Re:Nuclear power is perfectly safe (1)

ShanghaiBill (739463) | about 9 months ago | (#44339471)

Fukushima was run by capitalists, and it failed partly due to incompetence and greed

Where's the evidence? What failure of Fukushima can be attributed to incompetence and greed?

The failure to strengthen and raise the height of the seawall. It was well known that the seawall was insufficient to contain a tsunami of known historical magnitude. The coast of northern Honshu is hit by big tsunamis about every 300 years, and was "due". They didn't fix the wall in order to save money, and just hoped they would get lucky.

Re:Nuclear power is perfectly safe (2)

khallow (566160) | about 9 months ago | (#44339751)

It was well known that the seawall was insufficient to contain a tsunami of known historical magnitude.

There's no evidence for this assertion, particularly at the time the plant was designed and built, Instead, the first time that TEPCO seems to have considered this was back in 2008.

They didn't fix the wall in order to save money, and just hoped they would get lucky.

Which incidentally is a good strategy for a nuclear plant that was scheduled for decommissioning starting the very month that the earthquake happened!

Re:Nuclear power is perfectly safe (3, Insightful)

AmiMoJo (196126) | about 9 months ago | (#44337341)

What it boils down to is that human nature is the problem. We see it again and again in every area. Aircraft safety is a perfect example - extremely safe but somehow human beings still manage to screw it up from time to time.

Unless you plan to staff the plant with angels and fuel it with unicorn farts it's never going to be 100% safe.

Re:Nuclear power is perfectly safe (0)

Anonymous Coward | about 9 months ago | (#44337511)

unicorn farts known to the state of california to cause cancer.

Re:Nuclear power is perfectly safe (1)

davester666 (731373) | about 9 months ago | (#44337711)

I will be able to provide you with an unlimited number of unicorn farts for a reasonable fee. You will need to source the angels from someone else.

Re:Nuclear power is perfectly safe (0)

Anonymous Coward | about 9 months ago | (#44337419)

but the lies were equally ambigious.

Re:Nuclear power is perfectly safe (1)

ShanghaiBill (739463) | about 9 months ago | (#44337609)

but the lies were equally ambigious.

Absolute hogwash. TEPCO has slanted the facts, and issued incomplete and inaccurate information. But to compare that to the behavior of the Soviet Union in the aftermath of Chernobyl is ridiculous. The Soviet Union issued NO information for days after the accident. Even immediately adjacent towns were left uninformed, and the denials continued as people showed up at hospitals with rashes and vomiting from radiation sickness. They allowed thousands of their own people to be exposed needlessly. They didn't admit to anything until after it was widely reported in the West, which learned about the accident from radiation blown across international borders, and confirmed it with satellite photos. Even then the Soviets tried to minimize and cover up the story for months afterwards.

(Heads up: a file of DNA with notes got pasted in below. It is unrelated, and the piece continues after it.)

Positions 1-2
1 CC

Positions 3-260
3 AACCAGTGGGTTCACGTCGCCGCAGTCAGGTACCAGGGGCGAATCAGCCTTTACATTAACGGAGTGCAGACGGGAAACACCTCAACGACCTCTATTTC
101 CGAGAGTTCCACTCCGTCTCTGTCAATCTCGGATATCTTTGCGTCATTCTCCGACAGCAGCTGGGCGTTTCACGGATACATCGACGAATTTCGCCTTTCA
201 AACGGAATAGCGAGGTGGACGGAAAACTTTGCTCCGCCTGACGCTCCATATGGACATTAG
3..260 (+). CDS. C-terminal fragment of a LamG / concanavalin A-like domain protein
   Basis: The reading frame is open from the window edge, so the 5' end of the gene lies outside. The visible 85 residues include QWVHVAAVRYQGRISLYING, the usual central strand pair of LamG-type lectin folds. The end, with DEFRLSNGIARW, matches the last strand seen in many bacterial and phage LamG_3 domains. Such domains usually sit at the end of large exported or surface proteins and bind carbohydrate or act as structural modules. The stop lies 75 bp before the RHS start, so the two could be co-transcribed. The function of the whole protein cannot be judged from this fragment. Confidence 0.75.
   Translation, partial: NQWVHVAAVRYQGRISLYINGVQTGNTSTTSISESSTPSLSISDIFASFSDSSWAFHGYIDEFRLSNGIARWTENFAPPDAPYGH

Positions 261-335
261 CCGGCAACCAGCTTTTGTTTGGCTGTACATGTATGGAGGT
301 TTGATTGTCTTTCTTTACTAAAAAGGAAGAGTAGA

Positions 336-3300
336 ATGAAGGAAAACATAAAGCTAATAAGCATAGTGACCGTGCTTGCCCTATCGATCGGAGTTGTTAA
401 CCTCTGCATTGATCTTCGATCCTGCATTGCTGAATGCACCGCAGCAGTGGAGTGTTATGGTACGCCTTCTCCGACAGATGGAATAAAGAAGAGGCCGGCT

Re:Nuclear power is perfectly safe (2)

dunkelfalke (91624) | about 9 months ago | (#44338177)

Well, when the West German THTR-300 had an problem (a thorium reactor, by the way, since there are a lot of thorium reactor fans around here) and released a lot of radioactive dust into environment, the private operator denied everything and blamed the fallout from the Chernobyl accident a few weeks earlier for the readings. Only after a Protactinium isotope was found, the operator was forced to admit the release of radioactivity. So much for private industry. If they try to cover up minor incidents, I won't trust them with anything major.

Re:Nuclear power is perfectly safe (2)

PopeRatzo (965947) | about 9 months ago | (#44337771)

Chernobyl was not privately owned.

Three-mile Island was.

So what's your point? The profit motive is just one more weak point in an already hard-to-contain form of energy. Keeping nuclear energy away from private ownership doesn't guarantee there will never be an accident, it just makes accidents due to insufficient compliance with safety regulations less likely.

Anyway, the only reason private industry wants to own nuke plants is because they are protected from serious liability and external costs by the government. Instead of letting private industry own the plants, let them be owned publicly and contract with private industry to run them, albeit with a very heavy boot on their neck and full liability. Taking care of the 2000 possible thyroid cancer cases, and their families, is not cheap. Instead of having to play games with these peoples' lives and end up with government having to pay for them anyway, let's just skip the charade of private ownership for such plants entirely.

Re:Nuclear power is perfectly safe (1)

ShanghaiBill (739463) | about 9 months ago | (#44338093)

Keeping nuclear energy away from private ownership doesn't guarantee there will never be an accident, it just makes accidents due to insufficient compliance with safety regulations less likely.

Nonsense. Under government ownership, the people making the regulations and the people complying with them are the SAME PEOPLE, or at least answer to the same people. This guarantees a conflict of interest, and a lack of accountability. Government owned and run nukes have a far worse safety record than privately run nukes.

Re:Nuclear power is perfectly safe (0)

girlintraining (1395911) | about 9 months ago | (#44338117)